My Partner Took Nine Months Of Shared Parental Leave – It Changed Our Relationship

'"This is what women have had to deal with for decades" became our SPL catchphrase'


by Lauren Bravo |
Updated on

I knew I was never going to be able to take a traditional maternity leave.

In a fun quirk of family planning, my first novel was published when my daughter was three months old, with the first draft of another book due a few months later. I would need to start working again, in some form, at around two months postpartum. We decided it made sense (practically, if not – spoilers – financially) for my husband Matt to take my allocation of statutory maternity leave as Shared Parental Leave instead, with him off work from the day she was born for just under nine months total.

We were proud of, if not a little smug about, this plan. He would be the primary caregiver while I worked as much and as flexibly as I could, dipping in and out of baby activities, passing her back and forth between Zoom calls. How modern! How progressive! How Scandinavian!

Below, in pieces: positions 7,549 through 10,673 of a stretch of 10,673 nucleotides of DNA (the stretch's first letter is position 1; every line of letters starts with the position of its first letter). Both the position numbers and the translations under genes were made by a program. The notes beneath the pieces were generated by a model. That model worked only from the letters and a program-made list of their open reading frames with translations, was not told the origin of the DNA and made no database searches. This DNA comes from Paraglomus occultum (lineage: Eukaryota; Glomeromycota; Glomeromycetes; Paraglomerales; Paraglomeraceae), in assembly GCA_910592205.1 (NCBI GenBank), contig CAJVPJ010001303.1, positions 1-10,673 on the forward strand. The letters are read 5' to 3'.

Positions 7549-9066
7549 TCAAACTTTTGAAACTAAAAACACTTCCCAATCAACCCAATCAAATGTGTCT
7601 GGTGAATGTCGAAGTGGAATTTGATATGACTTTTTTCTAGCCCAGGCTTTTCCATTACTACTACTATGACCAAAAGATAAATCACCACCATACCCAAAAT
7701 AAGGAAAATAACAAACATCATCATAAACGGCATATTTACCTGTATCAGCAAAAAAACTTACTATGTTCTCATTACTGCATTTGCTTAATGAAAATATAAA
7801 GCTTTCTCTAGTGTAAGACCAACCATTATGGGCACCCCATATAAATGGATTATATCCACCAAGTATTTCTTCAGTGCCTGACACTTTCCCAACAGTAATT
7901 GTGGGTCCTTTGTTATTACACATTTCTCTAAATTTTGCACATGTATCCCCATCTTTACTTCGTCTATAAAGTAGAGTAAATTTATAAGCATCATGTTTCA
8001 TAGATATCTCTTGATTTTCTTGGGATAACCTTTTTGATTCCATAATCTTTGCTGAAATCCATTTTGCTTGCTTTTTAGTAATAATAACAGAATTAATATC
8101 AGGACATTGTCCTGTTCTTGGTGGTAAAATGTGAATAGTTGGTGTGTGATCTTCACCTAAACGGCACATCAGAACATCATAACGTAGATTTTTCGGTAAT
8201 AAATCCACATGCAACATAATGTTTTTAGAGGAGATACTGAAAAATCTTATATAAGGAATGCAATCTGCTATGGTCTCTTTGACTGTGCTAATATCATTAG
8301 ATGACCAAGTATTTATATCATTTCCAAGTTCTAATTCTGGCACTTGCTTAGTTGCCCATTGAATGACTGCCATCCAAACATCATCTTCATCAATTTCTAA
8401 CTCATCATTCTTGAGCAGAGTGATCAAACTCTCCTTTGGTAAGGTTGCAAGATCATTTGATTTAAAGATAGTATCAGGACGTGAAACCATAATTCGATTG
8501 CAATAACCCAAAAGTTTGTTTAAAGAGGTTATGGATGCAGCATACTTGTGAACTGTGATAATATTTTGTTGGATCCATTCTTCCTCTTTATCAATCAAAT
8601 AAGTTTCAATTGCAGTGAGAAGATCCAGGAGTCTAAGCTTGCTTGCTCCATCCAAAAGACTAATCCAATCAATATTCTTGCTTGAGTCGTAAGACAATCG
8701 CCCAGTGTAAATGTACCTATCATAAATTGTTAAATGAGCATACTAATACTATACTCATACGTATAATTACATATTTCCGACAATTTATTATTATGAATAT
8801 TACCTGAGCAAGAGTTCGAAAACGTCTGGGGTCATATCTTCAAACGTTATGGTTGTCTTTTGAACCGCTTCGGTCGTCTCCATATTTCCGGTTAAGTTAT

We loved the idea of navigating those wild, early weeks and months together, as much as I hated the idea of navigating them alone. And with me self-employed, we felt lucky to have the option for him to take extended time off without it forcing me back to an office before I was ready. ‘It’s the only thing we have to thank David Cameron for,’ we joked, a lot, to anyone polite enough to listen.

Shared parental leave ©Lauren Bravo

Shared Parental Leave– the legal right for parents to split up to 50 weeks of leave between them after the birth or adoption of a child, with 39 of those weeks paid – was introduced by the coalition government in 2015. But nearly a decade on, we’re still a novelty for actually using it. Though uptake has slowly risen, only 5% of eligible fathers and partners in the UK currently take SPL. Which is disappointing, though not surprising when you do the sums. Even in Sweden, where shared parental leave has been law since the 1970s and fathers get a non-transferable 90 days at 80% pay, only a third of total leave is taken by men.

Naively, we’d assumed that Matt’s huge public sector employer would offer the same package for SPL as it did for maternity leave: six months at full pay. Surely the whole point of a law to promote equal caregiving is that it would be, ah, equal? But despite lobbying the HR department throughout my pregnancy, getting our MP involved and bringing out my biggest gun – a sarky Twitter thread – they refused to improve on the bare minimum, statutory pay of £172.48 a week.